Data Brief | No. 83 | October 2020

Mississippi Delta Region: 70% of Adults Experienced Healthcare Affordability Burdens in the Past Year

According to a survey of Mississippi adults, conducted from May 7, 2020 to June 9, 2020, 7 in 10 residents of the Delta region (70%) have experienced healthcare affordability burdens in the prior 12 months. The Delta and Northeast regions reported the highest healthcare affordability problems in the state. Delta region adults reported one or more of the following burdens:

1) Being Uninsured Due to High Premium Costs1

2) Delaying or Forgoing Healthcare Due to Cost

More than half of Mississippi’s Delta region adults (56%) who needed healthcare during the prior 12 months encountered one or more cost-related barriers to getting that care:

  • 29%—Delayed going to the doctor or having a procedure done
  • 29%—Did not fill a prescription
  • 27%—Skipped a recommended medical test or treatment
  • 27%—Skipped needed dental care
  • 25%—Had problems getting mental healthcare and/or addiction treatment
  • 24%—Avoided going to the doctor or having a procedure done altogether
  • 21%—Cut pills in half or skipped doses of medicine

Moreover, cost was by far the most frequently cited reason for not getting needed medical care, exceeding a host of other barriers like transportation, difficulty getting an appointment and lack of childcare.

3) Struggling to Pay Medical Bills

In the prior 12 months, almost half of Delta region adults (49%) experienced one or more of these struggles paying their medical bills:

  • 20%—Were unable to pay for basic necessities like food, heat or housing
  • 17%—Contacted by a collection agency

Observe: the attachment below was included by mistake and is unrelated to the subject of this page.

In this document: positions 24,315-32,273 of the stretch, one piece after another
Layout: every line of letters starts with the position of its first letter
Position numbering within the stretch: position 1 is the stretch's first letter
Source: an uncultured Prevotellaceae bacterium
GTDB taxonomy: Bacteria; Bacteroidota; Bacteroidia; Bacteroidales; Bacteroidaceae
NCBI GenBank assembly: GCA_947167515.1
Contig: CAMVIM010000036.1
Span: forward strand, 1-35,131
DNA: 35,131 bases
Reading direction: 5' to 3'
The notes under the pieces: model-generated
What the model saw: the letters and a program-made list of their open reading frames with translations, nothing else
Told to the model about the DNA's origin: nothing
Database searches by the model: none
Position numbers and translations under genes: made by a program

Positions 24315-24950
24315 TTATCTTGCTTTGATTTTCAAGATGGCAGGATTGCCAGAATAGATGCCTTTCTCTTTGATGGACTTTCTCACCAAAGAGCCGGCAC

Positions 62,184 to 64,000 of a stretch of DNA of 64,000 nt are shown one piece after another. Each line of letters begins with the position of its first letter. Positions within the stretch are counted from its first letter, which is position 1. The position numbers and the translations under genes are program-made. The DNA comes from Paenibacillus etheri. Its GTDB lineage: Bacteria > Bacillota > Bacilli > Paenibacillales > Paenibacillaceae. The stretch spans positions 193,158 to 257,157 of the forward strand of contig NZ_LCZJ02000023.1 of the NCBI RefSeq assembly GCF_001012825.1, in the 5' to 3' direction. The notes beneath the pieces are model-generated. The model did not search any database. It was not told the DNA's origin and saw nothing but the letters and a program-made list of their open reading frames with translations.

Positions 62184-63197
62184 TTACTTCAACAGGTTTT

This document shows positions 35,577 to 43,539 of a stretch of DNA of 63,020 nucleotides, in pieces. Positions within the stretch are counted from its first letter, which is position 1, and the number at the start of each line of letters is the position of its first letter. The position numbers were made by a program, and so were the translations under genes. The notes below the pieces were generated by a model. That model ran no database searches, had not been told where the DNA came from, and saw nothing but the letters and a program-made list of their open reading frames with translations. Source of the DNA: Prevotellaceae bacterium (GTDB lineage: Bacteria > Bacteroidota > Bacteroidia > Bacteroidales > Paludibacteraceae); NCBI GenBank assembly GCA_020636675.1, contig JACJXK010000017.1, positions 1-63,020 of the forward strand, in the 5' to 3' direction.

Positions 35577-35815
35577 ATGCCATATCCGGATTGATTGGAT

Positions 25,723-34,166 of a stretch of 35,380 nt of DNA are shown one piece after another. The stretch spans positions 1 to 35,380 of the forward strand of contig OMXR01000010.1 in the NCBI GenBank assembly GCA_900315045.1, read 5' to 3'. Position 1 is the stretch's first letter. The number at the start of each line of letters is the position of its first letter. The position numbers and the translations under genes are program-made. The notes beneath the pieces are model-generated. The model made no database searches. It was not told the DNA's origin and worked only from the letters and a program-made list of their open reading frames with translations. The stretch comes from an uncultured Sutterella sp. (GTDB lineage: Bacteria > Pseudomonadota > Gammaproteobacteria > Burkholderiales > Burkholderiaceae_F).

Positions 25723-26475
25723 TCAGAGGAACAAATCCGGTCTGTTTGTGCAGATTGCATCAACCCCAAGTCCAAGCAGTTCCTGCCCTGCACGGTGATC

• 14%—Borrowed money, got a loan or another mortgage on their home
  • 12%—Placed on a long-term payment plan
  • 11%—Used up all or most of their savings
  • 8%—Racked up large amounts of credit card debt

High Levels of Worry About Affording Healthcare in the Future

Residents of the Delta region of Mississippi reported high levels of worry about affording healthcare
in the future. More than three-quarters of respondents (79%) reported being “worried” or “very
worried” about one or more of the following topics: costs when elderly (60%); affording nursing home and home care services (56%); health insurance becoming too expensive (55%); cost of a serious illness or accident (54%); prescription drug costs (51%); cost of needed dental care (49%); and losing health insurance (40%).

Dissatisfaction with the Health System and Support for Change

Residents of the Delta region of Mississippi were extremely dissatisfied with the health system. Just
34% agreed or strongly agreed that “we have a great healthcare system in the U.S.,” while 60% agreed or strongly agreed that “the system needs to change.

Respondents do see a role for themselves in solving problems. They reported actions they have
already taken, like researching the cost of a drug beforehand (62%), as well as actions they should be taking—68% believed that taking better care of their personal health is one of the top things they can do personally to address affordability.

But, in far greater numbers, they saw a role for their elected representatives. Examples of strategies
that received support across party lines included (Total/Republican/Democrat/Neither):

  • Ensure the cost of widely needed vaccines are affordable for all—(83%/81%/84%/82%)
  • Expand health insurance options so that everyone can afford quality coverage—(82%/86%/78%/80%)
  • Set standard payment to hospitals for specific procedures—(81%/83%/78%/81%)

The high burden of healthcare affordability, along with high levels of support for change, suggest that elected leaders and other stakeholders need to make addressing the cost of healthcare a top priority. Annual surveys can help assess whether or not progress is being made.



  1. We received too few responses at the regional level to provide a reliable estimate for this statistic, but
    these respondents are included in the overall “burdened” population.

For survey methodology and state-wide data, see